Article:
I have been a Girl Scout leader for a long time, and this past weekend my troop went for a mountain bike ride.  (Hey, it’s Colorado–it’s what we do!) I am part of “Troop Xtreme” –a bunch of girls that have together since 1st grade that like to push life to the limits and do go deeds at the same time. Not a bad gig, really!

I was reflecting on why I am still a leader after 7 years, and realized that so much of what I do in life, and believe about life, can be summed up the Girl Scout laws.  Here’s the law, and following it, is how I try to live it.

“I will do my best to be
honest and fair,
friendly and helpful,
considerate and caring,
courageous and strong, and
responsible for what I say and do,
and to
respect myself and others,
respect authority,
use resources wisely,
make the world a better place, and
be a sister to every Girl Scout.”

Honest and Fair: just this past week, a patient asked me not to tell his wife his diagnosis.  I was torn, but, I told the patient that I couldn’t lie–I had to tell the truth, and if she asked me, I would tell her the truth.

Friendly and Helpful/Considerate and Caring: isn’t that why we all became doctors?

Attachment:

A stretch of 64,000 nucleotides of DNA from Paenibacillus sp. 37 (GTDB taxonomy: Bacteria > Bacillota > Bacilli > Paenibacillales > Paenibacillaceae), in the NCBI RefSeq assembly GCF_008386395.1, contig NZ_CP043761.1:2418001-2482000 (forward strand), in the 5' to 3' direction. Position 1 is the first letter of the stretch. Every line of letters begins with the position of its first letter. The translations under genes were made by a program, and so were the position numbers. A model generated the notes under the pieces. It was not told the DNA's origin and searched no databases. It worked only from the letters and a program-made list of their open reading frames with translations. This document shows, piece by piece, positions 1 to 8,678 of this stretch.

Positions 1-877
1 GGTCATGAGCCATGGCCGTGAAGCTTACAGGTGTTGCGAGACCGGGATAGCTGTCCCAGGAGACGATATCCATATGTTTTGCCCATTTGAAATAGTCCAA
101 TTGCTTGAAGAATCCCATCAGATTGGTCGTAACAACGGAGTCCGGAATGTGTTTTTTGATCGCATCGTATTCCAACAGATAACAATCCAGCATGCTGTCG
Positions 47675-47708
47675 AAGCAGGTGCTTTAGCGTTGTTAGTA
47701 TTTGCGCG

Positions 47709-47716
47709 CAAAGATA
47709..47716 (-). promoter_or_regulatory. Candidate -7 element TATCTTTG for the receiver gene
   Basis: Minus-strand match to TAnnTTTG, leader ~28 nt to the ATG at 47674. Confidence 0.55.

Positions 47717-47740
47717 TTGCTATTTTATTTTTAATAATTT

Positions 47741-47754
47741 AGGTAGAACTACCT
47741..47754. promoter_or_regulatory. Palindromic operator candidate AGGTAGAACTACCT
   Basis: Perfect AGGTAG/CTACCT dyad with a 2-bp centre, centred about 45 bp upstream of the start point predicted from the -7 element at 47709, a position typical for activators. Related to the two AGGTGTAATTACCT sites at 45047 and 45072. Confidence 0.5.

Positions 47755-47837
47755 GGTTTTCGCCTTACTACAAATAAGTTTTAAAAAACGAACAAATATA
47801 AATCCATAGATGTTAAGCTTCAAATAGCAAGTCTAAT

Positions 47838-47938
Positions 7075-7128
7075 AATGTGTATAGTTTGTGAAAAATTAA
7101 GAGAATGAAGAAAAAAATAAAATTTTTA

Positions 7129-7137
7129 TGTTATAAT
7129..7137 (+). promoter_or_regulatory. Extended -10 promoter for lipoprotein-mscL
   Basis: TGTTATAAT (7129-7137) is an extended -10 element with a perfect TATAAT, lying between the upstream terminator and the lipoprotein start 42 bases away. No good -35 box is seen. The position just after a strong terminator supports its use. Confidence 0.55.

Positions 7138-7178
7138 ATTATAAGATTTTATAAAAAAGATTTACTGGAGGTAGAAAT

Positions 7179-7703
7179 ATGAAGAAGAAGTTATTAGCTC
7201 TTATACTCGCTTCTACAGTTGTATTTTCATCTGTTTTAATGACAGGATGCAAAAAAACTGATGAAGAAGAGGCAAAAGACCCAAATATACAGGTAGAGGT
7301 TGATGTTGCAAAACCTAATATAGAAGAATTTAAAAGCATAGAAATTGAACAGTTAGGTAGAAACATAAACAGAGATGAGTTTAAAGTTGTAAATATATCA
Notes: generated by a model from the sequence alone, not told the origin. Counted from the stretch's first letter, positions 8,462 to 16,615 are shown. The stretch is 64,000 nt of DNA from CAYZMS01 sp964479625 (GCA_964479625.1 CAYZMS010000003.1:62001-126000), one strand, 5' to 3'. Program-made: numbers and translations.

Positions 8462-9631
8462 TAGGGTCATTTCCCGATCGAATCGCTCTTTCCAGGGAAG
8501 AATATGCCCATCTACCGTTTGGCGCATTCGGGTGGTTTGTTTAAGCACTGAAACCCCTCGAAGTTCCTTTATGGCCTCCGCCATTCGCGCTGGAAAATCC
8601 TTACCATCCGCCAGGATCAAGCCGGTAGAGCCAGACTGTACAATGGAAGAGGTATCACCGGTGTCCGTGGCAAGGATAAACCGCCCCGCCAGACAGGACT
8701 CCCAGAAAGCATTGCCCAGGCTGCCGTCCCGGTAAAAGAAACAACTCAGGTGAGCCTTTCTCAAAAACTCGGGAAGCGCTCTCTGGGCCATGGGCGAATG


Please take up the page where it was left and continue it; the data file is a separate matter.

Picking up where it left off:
Courageous and Strong: I think we are required to be strong, especially in the face of crises.  No one wants a shrinking violet running a code!

Responsible for what I say and do: I have to say that one of my most basic core values of all is responsibility.  I don’t think we can be physicians unless we are willing and able to shoulder responsibility for not just the small things, but major ones–like some one’s life.  Sometimes, I have to admit, the weight of patient care seems overwhelming, however.

Respect for myself and others: as a physician, this has been my greatest area of growth over the last 5 years.  Now that I am more comfortable in my own skin, I can see other’s view points, and finally recognize that my way is not the only way.  This learning process especially is relevant when I have  different view points than patients.  I remind myself that what they believe is as equally relevant and important as my beliefs.

Use resources wisely:I’m better at recycling because of this law, but we all could use our medical resources more wisely!  I think this is the reason health care reform is so important–we are not using our health care resources wisely–for many reasons.  (E.g.: malpractice, tort reform, the public’s unrealistic expectations, etc…)

Make the world a better place: time will tell if I’ve left a mark.  I have to say that sometimes, it doesn’t feel that way.  I thought, back when I was 5 and thought I would save the world as a physician, that it would be much easier! I hope I am giving back.

A sister to every Girl Scout: this is one of the best things about being a Girl Scout–everywhere I go I meet leaders and former Girl Scouts.  It’s a great sorority to belong to!

I’d love to hear about how Girl or Boy Scouting shaped your life–I’m a big believer in it!!!

Everything I learned, I learned in Girl Scouts

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